Between 2003 and 2008, the Christian population of Iraq halved as more than 65 churches were attacked, with those who fled seeking sanctuary in countries including Jordan and Syria, or in Europe or North America.
The record of the attacks on Christians in this period, recorded in the Annuario Statistico, is a litany of horror and suffering. On Aug. 1, 2004, 18 people died and 60 were injured in car bomb attacks on five churches — four in Baghdad and one in Mosul.
On Jan. 29, 2006, a series of blasts near Christian churches in Kirkuk and Baghdad killed three. On Oct. 9, 2006, Syrian Orthodox Priest Paulos Iskandar was kidnapped in Mosul and found beheaded two days later.
On Nov. 26, 2006, Monther Saqa, pastor of an evangelical Christian church in Mosul, was kidnapped and murdered. On June 3, 2007, Ragheed Aziz Ghanni’s car was stopped by armed men who murdered the priest and his three companions, all sub-deacons.
On Feb. 29, 2008, Paulos Faraj Rahho, the Chaldean archbishop of Mosul, was kidnapped. His three companions were murdered on the spot, and the archbishop’s body was found two weeks later. On April 5, 2008, Syrian Orthodox Priest Youssef Adel was shot dead in Baghdad.
In all, according to Cardinal Louis Sako, the archbishop of Kirkuk, since 2003 there have been 710 Christian martyrs in Iraq.
In one of the worst incidents, 58 men, women and children died when militants of the Al-Qaeda-affiliated Islamic State of Iraq attacked the Syrian Catholic Cathedral of Our Lady of Salvation in Baghdad during Sunday Mass on Oct. 31, 2010.
“What happened was more than a catastrophic and tragic event,” said Iraqi Human Rights Minister Wijdan Michael, himself a Christian, at the time.
“In my opinion, it is an attempt to force Iraqi Christians to leave Iraq and to empty Iraq of Christians.”
The church had been attacked before. In August 2004, it was one of five churches hit in Baghdad and Mosul, in which 12 people died. Commemorating the anniversary of the 2010 massacre in 2018, the Assyrian Policy Institute said there had “yet to be any meaningful change in how Iraq’s indigenous Christian Assyrian population is viewed and treated.”
In the years since the massacre, it added, “Assyrians in Iraq have faced threats to their existence in the emergence of ISIS (Daesh) in 2014 and the scuppering of any hope to fair representation in both the Iraqi and Kurdistan Region Parliaments.” Pope Francis will remember all of Iraq’s Christian martyrs when he visits Our Lady of Salvation in Baghdad.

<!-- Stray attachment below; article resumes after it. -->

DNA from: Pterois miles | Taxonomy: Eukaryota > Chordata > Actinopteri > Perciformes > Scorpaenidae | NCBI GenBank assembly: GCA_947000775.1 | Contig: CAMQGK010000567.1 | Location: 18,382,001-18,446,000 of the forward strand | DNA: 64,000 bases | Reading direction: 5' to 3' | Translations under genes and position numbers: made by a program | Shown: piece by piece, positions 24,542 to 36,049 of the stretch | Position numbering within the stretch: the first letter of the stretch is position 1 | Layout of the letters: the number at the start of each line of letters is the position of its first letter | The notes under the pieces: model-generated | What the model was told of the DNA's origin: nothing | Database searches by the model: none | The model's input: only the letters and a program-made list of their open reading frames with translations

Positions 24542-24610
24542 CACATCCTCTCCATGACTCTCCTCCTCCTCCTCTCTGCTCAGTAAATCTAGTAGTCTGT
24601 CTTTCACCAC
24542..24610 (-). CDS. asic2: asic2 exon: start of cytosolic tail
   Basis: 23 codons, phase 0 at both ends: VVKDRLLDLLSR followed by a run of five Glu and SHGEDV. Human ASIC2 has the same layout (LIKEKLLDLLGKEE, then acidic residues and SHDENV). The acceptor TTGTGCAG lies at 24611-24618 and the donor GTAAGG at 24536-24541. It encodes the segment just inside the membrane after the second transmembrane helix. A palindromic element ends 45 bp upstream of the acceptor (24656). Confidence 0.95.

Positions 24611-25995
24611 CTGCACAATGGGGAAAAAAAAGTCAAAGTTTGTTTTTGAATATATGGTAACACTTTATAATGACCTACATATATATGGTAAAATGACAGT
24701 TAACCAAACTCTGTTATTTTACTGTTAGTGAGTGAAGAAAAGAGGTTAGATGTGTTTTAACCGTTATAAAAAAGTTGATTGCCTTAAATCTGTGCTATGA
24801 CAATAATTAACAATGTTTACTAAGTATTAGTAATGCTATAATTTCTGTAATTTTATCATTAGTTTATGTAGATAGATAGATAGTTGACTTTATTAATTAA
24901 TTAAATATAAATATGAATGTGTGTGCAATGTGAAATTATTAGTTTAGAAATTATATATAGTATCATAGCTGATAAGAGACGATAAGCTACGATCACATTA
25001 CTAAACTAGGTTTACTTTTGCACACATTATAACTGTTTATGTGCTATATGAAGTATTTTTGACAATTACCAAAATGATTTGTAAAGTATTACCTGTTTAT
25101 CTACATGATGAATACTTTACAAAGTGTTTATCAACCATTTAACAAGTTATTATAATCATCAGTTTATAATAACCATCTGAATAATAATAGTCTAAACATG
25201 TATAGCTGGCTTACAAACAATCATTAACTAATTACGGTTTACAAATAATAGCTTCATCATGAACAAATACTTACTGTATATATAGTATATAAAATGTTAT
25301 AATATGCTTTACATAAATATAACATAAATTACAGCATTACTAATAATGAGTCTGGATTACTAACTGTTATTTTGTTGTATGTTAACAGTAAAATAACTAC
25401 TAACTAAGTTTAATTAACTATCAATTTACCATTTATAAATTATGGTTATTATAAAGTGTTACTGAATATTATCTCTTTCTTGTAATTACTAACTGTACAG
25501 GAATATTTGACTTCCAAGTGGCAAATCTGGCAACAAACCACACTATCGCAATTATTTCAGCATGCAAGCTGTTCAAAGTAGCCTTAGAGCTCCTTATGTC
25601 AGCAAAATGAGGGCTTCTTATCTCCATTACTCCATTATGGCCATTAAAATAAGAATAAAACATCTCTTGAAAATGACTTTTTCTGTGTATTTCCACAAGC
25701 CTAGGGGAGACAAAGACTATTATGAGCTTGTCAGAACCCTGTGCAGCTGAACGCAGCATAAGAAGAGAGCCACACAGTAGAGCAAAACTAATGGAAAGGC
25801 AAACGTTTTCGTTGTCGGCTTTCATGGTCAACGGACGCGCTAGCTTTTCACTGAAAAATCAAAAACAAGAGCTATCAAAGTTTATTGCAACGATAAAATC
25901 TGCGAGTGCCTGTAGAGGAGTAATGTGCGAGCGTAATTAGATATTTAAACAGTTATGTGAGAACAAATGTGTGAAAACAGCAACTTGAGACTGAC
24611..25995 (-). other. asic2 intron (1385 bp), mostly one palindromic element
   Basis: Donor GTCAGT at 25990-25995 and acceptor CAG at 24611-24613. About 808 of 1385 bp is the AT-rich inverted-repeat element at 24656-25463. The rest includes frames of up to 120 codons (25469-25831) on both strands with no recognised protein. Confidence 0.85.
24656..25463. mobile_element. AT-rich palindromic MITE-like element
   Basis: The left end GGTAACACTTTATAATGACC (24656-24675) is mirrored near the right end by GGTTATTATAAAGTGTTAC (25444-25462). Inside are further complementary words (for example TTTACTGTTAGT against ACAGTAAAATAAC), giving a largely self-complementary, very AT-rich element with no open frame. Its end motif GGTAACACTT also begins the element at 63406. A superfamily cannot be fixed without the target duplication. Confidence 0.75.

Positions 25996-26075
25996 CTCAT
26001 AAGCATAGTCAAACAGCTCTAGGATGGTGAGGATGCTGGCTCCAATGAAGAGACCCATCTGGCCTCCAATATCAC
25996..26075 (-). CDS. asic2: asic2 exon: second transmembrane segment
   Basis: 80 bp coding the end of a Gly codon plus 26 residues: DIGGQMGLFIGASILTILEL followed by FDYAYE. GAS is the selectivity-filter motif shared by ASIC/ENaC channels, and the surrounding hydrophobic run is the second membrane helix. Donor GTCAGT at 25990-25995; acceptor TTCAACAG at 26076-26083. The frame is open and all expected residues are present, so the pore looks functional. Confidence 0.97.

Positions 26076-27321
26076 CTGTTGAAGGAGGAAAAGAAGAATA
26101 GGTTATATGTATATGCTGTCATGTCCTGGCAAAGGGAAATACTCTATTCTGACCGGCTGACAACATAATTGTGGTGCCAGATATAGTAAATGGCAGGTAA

The emergence of Daesh brought fresh horror for Iraq’s Christians. In June 2014, Daesh seized Mosul and thousands of Christians fled for their lives, first to nearby Qaraqosh and, when that seemed certain to fall, to Erbil, capital of Iraqi Kurdistan.
The monastery of St. Elijah, founded by the Church of the East near Mosul in the late sixth century, closed in 1743 after the monks were killed by soldiers of the shah of Iran for refusing to convert to Islam. The building, although damaged by US troops during the 2003 invasion, remained a destination for Christian pilgrims until it was reduced to a pile of rubble by Daesh in 2014.
A report in the New York Times the following year spelt out the choice faced by the Christians in Mosul and Qaraqosh: “They could either convert or pay the jizya, the head tax levied against all ‘People of the Book’ — Christians, Zoroastrians and Jews. If they refused, they would be killed, raped or enslaved, their wealth taken as spoils of war.”
Unsurprisingly, research by the EU into the fate of minorities in Iraq at the height of Daesh’s terror concluded that by 2015 just 500,000 Christians remained in the country, living mainly in Baghdad, Mosul, the Nineveh Plains and the autonomous Kurdistan region.
Today, there could be as few as 150,000. One of the most poignant moments of the pope’s visit will be when he visits the Qaraqosh community at the Church of the Immaculate Conception, Iraq’s largest church, which was badly damaged during the occupation of the city by Daesh.